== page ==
Krayushkin said: “The eleven major and one giant oil and gas fields here described have been discovered in a region which had, forty years ago, been condemned as possessing no potential for petroleum production. The exploration for these fields was conducted entirely according to the perspective of the modern Russian-Ukrainian theory of abyssal, abiotic petroleum origins.
“The drilling which resulted in these discoveries was extended purposely deep into the crystalline basement rock. … These reserves amount to at least 8,200M metric tons [more than 57 billion barrels] of recoverable oil and 100B cubic meters [328 billion cubic feet] of recoverable gas, and are thereby comparable to those of the North Slope of Alaska.”
On Eugene Island in 1995, it seemed the oil fields were—perplexingly—refilling themselves after depleting. The findings of Dr. Jean K. Whelan, part of a U.S. Department of Energy exploration program, seem to support to the abiotic theory. She found that the oil likely came from great depths, as the abiotic proponents would suggest.
A New York Times article from that time explained: “[Whelan] has found evidence of differences in the composition of oil over periods of time as it flows from greater to shallower depths. By gauging degradative chemical changes in the oil resulting from action by oil-eating bacteria, she infers that oil is moving in quite rapid spurts from great depths to reservoirs closer to the surface.”
Whelan supported Gold’s theory about microbes that eat the oil. Gold said that the biological matter found in oil can be explained by microbes that eat the oil at great depths.
Whelan, like Gold, met with skepticism. One of the major arguments against abiotic theory is that oil migrates with water in the ground, thus explaining oil found in places that might be unexpected, places without sedimentary rock. This is also how some skeptics explain the weird uniformity of oil found in different types of rock formations of different ages. It comes from the same source rocks and seeps to other places, they say.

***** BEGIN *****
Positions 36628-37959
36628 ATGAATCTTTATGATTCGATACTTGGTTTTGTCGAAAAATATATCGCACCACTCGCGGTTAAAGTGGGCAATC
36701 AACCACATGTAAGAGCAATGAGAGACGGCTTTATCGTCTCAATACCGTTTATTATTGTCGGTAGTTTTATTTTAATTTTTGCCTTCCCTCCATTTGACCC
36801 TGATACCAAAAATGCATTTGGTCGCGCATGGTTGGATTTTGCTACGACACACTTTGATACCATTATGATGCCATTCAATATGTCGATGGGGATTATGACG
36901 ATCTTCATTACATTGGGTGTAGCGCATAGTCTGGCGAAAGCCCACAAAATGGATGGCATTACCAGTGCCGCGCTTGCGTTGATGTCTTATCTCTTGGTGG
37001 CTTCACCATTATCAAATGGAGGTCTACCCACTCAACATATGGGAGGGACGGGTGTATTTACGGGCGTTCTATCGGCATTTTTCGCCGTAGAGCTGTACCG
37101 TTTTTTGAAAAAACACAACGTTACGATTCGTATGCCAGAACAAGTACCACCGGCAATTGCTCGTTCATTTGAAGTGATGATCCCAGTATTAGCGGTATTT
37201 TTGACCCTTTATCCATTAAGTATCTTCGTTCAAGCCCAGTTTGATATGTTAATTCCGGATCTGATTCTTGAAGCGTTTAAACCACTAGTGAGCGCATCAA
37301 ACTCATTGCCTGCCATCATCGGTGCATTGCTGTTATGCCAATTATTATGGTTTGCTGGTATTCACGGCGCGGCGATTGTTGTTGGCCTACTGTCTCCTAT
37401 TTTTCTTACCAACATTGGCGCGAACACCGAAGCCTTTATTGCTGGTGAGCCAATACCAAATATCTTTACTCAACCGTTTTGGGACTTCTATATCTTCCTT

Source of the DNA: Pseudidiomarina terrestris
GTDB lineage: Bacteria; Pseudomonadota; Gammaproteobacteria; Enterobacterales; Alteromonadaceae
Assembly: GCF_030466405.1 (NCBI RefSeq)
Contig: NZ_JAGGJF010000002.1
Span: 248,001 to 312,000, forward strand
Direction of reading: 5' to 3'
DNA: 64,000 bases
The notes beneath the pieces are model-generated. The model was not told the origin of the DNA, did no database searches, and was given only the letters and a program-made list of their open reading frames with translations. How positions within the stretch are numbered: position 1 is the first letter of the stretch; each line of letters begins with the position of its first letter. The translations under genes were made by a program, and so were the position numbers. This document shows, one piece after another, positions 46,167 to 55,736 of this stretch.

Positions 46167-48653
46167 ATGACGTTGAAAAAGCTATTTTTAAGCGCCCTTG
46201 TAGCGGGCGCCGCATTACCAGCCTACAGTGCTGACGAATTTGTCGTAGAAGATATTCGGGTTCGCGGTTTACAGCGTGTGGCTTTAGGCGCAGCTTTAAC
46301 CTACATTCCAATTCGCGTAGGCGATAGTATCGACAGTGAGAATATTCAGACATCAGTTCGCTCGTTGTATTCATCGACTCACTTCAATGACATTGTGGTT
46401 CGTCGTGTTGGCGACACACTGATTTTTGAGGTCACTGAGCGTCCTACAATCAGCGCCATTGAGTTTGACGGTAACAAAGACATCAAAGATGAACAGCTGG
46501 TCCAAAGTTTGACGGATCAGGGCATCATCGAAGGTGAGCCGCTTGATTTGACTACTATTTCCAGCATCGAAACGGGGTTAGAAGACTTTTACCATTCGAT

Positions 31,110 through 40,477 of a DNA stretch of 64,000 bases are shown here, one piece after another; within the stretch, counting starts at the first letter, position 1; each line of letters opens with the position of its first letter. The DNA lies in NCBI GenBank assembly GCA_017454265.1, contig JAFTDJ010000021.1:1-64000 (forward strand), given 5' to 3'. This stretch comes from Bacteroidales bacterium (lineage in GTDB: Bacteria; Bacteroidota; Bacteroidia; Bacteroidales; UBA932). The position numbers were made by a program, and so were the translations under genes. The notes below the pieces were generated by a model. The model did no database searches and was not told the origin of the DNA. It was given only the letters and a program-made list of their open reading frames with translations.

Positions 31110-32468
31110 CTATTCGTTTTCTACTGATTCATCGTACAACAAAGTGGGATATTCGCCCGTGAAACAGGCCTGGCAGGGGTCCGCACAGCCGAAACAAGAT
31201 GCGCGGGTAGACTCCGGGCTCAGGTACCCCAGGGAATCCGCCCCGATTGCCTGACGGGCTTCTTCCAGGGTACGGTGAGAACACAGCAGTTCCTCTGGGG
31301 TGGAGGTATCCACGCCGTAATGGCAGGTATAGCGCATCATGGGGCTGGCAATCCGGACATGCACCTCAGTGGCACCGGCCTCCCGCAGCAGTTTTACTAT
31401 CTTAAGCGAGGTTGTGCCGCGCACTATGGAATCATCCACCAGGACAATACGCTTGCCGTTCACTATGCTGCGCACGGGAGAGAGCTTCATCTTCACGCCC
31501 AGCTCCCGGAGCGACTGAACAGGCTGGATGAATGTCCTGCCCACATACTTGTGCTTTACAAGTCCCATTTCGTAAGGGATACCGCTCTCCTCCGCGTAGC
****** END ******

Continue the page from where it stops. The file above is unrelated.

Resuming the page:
Petroleum engineer and consultant Jean H. Laherrère wrote a detailed refutation of Gold’s arguments point-by-point. Gold had already died, so he was unable to respond, though Laherrère said Gold was surely aware of these points while he did his research.
For some of Gold’s points, Laherrère provides alternate explanations rather than directly disproving them. Sometimes he seems to take Gold’s comments out of context or treat them as standalone arguments for abiotic theory. The paper does highlight, however, the two sides of the argument. Many of his responses boil down to the argument that the oil may have migrated from sedimentary rock to the locations where it was discovered by researchers using the abiotic theory.
The presence of certain metals and helium in petroleum are also explained differently by the two sides.
Since oil takes millions of years to form and no one has witnessed it first hand, whatever evidence may be presented on either side, it is difficult to say with absolute certainty how the oil got there. If the abiotic theory proves correct, it could have great implications for the energy industry. If oil is produced in such a way that the process can be replicated, this “fossil fuel” may become a renewable energy source.
Gold as ‘Heretic’
In a Cornell article written after Gold’s passing in 2004, Gold is quoted “I don’t enjoy my role as heretic. … It’s annoying.”
The article further states: “Indeed, despite the intense opposition they often encountered, many of Gold’s most outrageous—and passionately held—ideas had a curious habit of turning out to be right.”
His theories about the human ear’s mechanisms for hearing, about the nature of pulsars in space, and about the existence of fine rock powder on the moon were all scoffed at for decades before he was vindicated and they became widely accepted.
Gold is compared to famed astronomer Carl Sagan, whom Gold was responsible for bringing to Cornell in 1968 after Sagan was denied tenure by Harvard. The Cornell article quotes Keay Davidson’s words from a 1999 biography of Sagan “Gold epitomized Cornell’s openness to offbeat geniuses.”